So, this year’s winner will be harder to choose than ever. The final selection will weigh heavily on the member’s recommendations from colleagues in the company, but we are considering all nominations including self-nominations. Do not be shy! Vote for your favorite Council member. It’s good for the member to be recognized for achievements and career advancement; it’s good for the company in that it reinforces how critical the social business effort is to the organization; and it’s good for the sector as it validates the passion and enthusiasm this particular trend brings to the landscape for business reinvention.
Here are the rules/instructions:
1. The nominee must be a member of The 2.0 Adoption Council. If you would like to recognize someone who is deserving of the award and is leading a social business transformation at your company (or any company), please simply ask them to join the Council. The Council is free to join for qualified members.
2. We are looking for that extra something. How did the member sway opinion in the company or in the industry at large? Did the member demonstrably take a risk that paid off? Are there any success metrics you have regarding adoption or transformative change in the organization you can tout due to the members’ efforts? Has the business realized any measurable gains specific to the 2.0 effort? In other words, the IEoY award is not a popularity contest. It’s an achievement reward.
3. Where to vote:
– We have two forms for nominations. My preferred form is the same one we used last year on Google. You can access it here.
– We have a duplicate of the original form on SurveyGizmo. You an access it here. We needed an alternative web address, as many of our members cannot access Google apps behind the firewall. Please only use this form if you do not or do not wish to use the Google form.
4. Deadline for submissions is October 22, 2010.
5. The Twitter hashtag for this year’s award is #IEoY10. Most of the Council members can be found on Twitter. Jamie Pappas has a list, and the @20adoption account follows members on Twitter.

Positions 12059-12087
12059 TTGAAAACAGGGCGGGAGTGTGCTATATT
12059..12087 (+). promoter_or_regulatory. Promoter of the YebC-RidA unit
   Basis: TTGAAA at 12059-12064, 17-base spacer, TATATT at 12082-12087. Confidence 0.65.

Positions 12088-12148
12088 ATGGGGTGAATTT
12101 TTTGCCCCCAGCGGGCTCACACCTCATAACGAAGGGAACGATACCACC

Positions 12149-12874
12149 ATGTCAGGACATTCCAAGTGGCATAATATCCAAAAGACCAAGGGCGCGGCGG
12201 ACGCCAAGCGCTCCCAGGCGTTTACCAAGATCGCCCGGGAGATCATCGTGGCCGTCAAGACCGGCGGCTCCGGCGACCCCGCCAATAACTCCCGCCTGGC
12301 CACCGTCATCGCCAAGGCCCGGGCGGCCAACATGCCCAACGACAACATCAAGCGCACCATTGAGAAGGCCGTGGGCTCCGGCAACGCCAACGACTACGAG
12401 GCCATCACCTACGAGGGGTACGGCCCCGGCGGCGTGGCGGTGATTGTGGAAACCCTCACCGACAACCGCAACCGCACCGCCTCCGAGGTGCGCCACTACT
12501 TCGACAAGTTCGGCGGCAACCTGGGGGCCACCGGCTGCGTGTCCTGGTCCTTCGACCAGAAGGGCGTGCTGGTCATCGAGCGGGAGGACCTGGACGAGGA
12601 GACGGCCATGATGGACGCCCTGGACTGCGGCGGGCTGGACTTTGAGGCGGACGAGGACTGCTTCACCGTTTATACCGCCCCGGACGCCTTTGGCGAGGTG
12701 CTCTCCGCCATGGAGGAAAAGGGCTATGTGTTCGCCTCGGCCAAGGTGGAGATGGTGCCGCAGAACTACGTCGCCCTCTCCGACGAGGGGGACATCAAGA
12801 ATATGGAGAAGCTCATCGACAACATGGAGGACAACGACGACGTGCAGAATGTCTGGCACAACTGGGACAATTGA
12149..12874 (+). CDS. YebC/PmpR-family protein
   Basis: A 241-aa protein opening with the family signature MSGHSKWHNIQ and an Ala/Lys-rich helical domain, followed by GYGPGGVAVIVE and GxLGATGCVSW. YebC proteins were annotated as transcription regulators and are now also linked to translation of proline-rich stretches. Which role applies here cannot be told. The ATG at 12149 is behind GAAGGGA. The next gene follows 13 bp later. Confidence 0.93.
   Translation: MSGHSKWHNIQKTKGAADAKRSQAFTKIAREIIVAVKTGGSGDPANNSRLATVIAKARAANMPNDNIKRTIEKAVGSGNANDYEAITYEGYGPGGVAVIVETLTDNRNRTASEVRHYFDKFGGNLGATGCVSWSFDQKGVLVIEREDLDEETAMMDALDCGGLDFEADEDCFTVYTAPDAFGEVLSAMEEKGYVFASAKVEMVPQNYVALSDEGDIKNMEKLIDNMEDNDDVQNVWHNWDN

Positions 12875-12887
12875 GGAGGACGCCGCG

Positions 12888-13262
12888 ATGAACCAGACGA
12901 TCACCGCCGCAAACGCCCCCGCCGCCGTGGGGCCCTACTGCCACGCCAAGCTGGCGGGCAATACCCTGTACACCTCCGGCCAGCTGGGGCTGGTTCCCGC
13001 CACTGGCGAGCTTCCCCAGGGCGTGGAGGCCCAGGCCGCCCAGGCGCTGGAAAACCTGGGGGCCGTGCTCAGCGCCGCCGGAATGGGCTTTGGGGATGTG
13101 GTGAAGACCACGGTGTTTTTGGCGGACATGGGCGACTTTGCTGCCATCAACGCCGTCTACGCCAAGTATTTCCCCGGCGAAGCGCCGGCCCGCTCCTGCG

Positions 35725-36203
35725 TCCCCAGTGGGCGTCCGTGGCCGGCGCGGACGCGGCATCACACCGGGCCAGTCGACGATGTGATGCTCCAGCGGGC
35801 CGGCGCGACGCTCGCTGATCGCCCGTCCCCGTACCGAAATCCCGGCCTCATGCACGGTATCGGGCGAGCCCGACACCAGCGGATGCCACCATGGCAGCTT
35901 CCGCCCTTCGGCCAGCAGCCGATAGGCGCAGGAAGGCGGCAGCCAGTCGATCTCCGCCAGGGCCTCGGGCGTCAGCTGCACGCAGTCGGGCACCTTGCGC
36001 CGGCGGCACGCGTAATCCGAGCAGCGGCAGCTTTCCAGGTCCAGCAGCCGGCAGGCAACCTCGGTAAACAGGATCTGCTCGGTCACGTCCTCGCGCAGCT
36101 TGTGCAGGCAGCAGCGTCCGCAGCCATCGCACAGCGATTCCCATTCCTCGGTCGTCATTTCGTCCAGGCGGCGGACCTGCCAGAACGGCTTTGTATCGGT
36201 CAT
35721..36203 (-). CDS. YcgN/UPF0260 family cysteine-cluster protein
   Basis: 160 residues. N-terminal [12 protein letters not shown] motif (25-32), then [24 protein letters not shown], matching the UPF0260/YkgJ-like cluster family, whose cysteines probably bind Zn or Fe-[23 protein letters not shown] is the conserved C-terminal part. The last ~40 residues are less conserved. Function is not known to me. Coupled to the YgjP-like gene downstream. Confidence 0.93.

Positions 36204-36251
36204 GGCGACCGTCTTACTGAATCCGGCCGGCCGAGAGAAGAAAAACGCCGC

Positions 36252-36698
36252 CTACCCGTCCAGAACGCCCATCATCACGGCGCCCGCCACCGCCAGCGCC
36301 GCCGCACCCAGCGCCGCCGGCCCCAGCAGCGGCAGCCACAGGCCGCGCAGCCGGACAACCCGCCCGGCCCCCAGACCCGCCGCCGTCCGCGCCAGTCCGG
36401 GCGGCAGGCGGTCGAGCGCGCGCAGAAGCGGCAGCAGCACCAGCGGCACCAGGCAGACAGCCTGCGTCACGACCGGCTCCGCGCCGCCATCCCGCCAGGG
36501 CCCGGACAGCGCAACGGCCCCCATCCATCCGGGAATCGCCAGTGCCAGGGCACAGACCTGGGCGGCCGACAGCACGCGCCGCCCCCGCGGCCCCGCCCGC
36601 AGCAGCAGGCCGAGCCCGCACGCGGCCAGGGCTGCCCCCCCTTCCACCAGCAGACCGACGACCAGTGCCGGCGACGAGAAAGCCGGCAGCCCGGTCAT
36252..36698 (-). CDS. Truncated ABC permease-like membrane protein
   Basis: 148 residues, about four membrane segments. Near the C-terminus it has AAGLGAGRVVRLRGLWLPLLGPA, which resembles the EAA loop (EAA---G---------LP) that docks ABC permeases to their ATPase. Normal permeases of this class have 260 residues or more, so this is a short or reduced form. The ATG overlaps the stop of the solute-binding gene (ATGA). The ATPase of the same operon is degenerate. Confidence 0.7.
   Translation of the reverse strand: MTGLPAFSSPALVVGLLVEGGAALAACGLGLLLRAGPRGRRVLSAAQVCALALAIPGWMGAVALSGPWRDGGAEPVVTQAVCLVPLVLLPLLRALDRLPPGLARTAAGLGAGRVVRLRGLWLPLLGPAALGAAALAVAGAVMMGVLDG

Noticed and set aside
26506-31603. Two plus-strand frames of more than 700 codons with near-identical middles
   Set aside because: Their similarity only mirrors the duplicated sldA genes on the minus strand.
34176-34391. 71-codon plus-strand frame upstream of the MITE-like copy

Every year for the past four years, after the Enterprise 2.0 conference in Boston, I have written an introspective piece about where we are on our journey bringing 2.0 to the large enterprise. These pieces tend to be idealistic, and I ask readers to bear with me. You can read their predecessors at this link.
I’ve decided to write a final piece in this series, as we are now well on the road to market acceptance.
In short, the Enterprise 2.0 journey reminds me of learning how to drive a stick shift my first car: a ’66 Ford Mustang convertible. Like every new driver, I was extremely excited about the prospects of getting behind the wheel and experiencing the life-changing freedom that comes with mobility. Each year the Enterprise 2.0 market has grown, it’s been like a new gear on my 3-on-the-floor stick shift.
1. Years 2006-07/Gear 1. We focused on just getting the clutch engaged and propelling the the damned thing forward. Those early years were the most difficult of all. I used every trick in the book to get people interested in the space, including invoking the name of Bruce Springsteen.
“I believe there is something BIG going on here– not because I’m an investor, not because I’m a CEO of a web 2.0 company, not because I’m a journalist of a SF-based publication, heck– I’m not even on the West Coast. I feel a little like Mr. Springsteen in those early days, playin’ his heart out in those NJ dives hoping someone would dance, or better– listen to the lyrics.”
A handful of us hardcore Enterprise 2.0 bloggers kept pounding away and trying to get some attention for what we all saw as something, “New under the Sun” to quote Andrew McAfee.
2. Year 2008/Gear 2. We got the thing to move by 2008 albeit in slow gear. Momentum began to pick up toward the end of 2008 with